News from the Field, Press Release

First records of two well-known bird species at South Australian wildlife sanctuary

16 Nov. 2023
Albert Wright/Alamy Stock Photo

Two additional bird species have been recorded at Australian Wildlife Conservancy’s (AWC) Kalamurina Wildlife Sanctuary (Wangkangurru, Dieri and Arabana country) on the shores of Kati Thanda-Lake Eyre in South Australia. The Cattle Egret and Redthroat were recently spotted by volunteers assisting in AWC’s bird survey, bringing the sanctuary’s total number of confirmed bird species up to 171.

The two new species for the property were observed during a 15-day bird survey which covered 66 sites, including 11 wetlands, across the 679,600 hectare sanctuary. The Cattle Egret, a self-introduced species to Australia, was recorded by a volunteer while it was resting among a group of other waterbirds on the bank of the Warburton Creek. Meanwhile, the Redthroat was observed – by another volunteer – flushing from scrubby low shrubland out in the dunes.

AWC conducts regular bird surveys to gather information on the conservation of species on the sanctuary, and the response of bird assemblages to changing environments and management activities.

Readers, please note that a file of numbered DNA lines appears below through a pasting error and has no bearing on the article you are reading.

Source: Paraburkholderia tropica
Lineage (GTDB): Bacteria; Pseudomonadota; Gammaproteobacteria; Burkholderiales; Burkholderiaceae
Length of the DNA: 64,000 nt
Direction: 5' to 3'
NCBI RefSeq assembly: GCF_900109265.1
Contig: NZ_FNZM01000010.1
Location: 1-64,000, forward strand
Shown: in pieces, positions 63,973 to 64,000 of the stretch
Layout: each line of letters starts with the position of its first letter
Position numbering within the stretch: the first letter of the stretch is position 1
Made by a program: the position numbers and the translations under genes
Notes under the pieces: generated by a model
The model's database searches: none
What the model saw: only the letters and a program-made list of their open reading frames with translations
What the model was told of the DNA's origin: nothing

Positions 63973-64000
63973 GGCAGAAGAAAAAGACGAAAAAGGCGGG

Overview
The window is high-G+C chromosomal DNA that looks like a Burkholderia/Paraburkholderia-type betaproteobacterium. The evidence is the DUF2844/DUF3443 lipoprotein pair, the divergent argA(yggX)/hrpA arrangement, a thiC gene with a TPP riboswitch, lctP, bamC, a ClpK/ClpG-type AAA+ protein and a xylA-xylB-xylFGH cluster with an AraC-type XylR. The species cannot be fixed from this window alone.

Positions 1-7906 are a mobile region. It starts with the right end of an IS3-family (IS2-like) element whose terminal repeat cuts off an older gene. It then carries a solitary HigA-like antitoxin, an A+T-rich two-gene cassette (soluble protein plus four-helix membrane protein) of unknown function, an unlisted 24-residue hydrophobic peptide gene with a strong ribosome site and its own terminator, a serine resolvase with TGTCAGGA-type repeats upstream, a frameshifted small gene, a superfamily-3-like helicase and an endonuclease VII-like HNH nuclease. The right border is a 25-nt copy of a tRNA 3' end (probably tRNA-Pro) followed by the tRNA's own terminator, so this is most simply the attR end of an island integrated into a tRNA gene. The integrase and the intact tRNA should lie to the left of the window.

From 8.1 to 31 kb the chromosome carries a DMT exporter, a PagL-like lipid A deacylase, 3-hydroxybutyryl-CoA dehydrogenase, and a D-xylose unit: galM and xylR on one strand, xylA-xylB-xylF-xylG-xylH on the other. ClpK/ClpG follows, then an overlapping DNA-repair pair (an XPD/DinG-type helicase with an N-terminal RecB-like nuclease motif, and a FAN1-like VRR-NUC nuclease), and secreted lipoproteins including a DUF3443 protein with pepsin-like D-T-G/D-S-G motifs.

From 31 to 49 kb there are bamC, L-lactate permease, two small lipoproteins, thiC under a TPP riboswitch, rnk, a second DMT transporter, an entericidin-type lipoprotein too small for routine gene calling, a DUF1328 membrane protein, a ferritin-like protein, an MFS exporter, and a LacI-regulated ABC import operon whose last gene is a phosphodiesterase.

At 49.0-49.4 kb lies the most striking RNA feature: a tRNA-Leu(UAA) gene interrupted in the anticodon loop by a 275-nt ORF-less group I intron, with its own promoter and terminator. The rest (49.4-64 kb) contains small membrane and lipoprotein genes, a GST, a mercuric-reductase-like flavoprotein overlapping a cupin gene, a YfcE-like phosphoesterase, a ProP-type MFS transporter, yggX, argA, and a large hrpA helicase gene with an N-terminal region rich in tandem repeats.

Desert moon sunset at Kalamurina Wildlife Sanctuary Simmo Van Der Veen/AWC
Volunteers observed a Cattle Egret and a Redthroat during a 15-day bird survey at Kalamurina Wildlife Sanctuary which covered 66 sites, including 11 wetlands.

 

Keith Bellchambers, AWC Senior Wildlife Ecologist, was thrilled by the results of the survey which broke previous observation records.

“As always, survey results are never the same two years in a row and there is always something new to observe and appreciate,” said Keith. “We are thrilled to have added the Cattle Egret to our bird list which to date only has a few records from this part of South Australia , and the Redthroat which is flying north of its previously known range in the state.”

“Over the 15 days, we observed 120 different bird species – the most species we have recorded during a survey since they commenced in 2008. We believe the success of the survey may be due to generous rainfall over the last few years, as well as the team getting to more sites than previous years, and timing – with this survey being conducted in September, outside our usual period in July.”

 

Crest-tailed Mulgara Mark McLaren/AWC
In addition to the bird surveys, many Crest-tailed Mulgara were spotted during 65 ‘track and sign’ surveys.

 

During the survey, the team also observed the Australian Bustard, Australia’s heaviest flying bird with an average height of 1.2 m and a wide wingspan of 2-2.3 m, as well as a Brolga, one of only two crane species residing in Australia. Individuals from 16 different species were also recorded as still breeding or having just finished.

In addition to the bird surveys, 65 ‘track and sign’ surveys were completed for mammals, with the Crest-tailed Mulgara and the threatened Dusky Hopping Mouse recorded at many locations across the sanctuary.

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